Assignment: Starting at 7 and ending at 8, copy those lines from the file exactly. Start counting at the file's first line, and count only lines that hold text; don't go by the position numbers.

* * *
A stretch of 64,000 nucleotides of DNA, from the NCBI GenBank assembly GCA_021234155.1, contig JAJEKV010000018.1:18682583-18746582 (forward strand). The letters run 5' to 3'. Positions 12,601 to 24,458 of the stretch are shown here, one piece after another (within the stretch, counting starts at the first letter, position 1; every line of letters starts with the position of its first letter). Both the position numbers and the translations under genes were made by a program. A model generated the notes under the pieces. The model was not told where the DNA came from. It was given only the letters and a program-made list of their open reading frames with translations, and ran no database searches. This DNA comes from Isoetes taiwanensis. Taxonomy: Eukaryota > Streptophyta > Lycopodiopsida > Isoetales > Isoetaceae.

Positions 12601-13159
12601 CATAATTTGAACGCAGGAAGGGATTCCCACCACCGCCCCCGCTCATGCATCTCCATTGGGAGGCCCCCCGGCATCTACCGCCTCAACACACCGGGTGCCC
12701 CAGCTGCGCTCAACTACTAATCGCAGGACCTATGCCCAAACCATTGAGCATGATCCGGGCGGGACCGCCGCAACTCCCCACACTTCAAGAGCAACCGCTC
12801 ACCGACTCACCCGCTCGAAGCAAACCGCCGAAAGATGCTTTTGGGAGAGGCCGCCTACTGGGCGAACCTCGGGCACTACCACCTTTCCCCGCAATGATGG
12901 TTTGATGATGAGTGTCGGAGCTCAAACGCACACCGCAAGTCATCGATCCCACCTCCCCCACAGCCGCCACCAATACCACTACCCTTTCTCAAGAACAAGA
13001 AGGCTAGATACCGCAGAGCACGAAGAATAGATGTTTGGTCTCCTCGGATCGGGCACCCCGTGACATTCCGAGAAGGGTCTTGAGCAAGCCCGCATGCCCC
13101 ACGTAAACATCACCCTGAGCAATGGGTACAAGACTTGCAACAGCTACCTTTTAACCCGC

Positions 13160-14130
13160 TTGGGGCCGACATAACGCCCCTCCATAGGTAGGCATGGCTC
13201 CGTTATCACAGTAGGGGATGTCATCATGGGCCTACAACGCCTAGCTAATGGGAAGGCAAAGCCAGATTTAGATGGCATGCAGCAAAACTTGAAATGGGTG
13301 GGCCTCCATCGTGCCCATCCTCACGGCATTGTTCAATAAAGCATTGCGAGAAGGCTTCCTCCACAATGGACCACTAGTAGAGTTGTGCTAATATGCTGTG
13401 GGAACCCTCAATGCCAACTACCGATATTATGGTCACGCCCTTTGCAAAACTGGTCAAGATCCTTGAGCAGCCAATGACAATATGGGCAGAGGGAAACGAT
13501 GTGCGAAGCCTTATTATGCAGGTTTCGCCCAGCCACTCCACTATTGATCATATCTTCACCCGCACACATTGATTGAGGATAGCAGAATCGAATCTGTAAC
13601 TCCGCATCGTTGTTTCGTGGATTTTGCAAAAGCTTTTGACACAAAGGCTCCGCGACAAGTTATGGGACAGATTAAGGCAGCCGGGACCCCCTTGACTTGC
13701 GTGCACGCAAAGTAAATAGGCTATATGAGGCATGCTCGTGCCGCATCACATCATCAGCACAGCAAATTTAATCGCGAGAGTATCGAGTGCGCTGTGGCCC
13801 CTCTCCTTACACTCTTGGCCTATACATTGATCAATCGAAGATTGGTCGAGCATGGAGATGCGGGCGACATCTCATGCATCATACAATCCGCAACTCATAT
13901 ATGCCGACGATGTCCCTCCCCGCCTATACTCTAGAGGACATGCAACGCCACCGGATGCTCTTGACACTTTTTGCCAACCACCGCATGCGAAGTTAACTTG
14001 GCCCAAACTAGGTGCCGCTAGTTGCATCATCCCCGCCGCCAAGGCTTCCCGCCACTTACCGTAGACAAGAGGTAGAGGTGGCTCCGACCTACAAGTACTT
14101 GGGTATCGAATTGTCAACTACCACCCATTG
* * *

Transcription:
13001 AGGCTAGATACCGCAGAGCACGAAGAATAGATGTTTGGTCTCCTCGGATCGGGCACCCCGTGACATTCCGAGAAGGGTCTTGAGCAAGCCCGCATGCCCC
13101 ACGTAAACATCACCCTGAGCAATGGGTACAAGACTTGCAACAGCTACCTTTTAACCCGC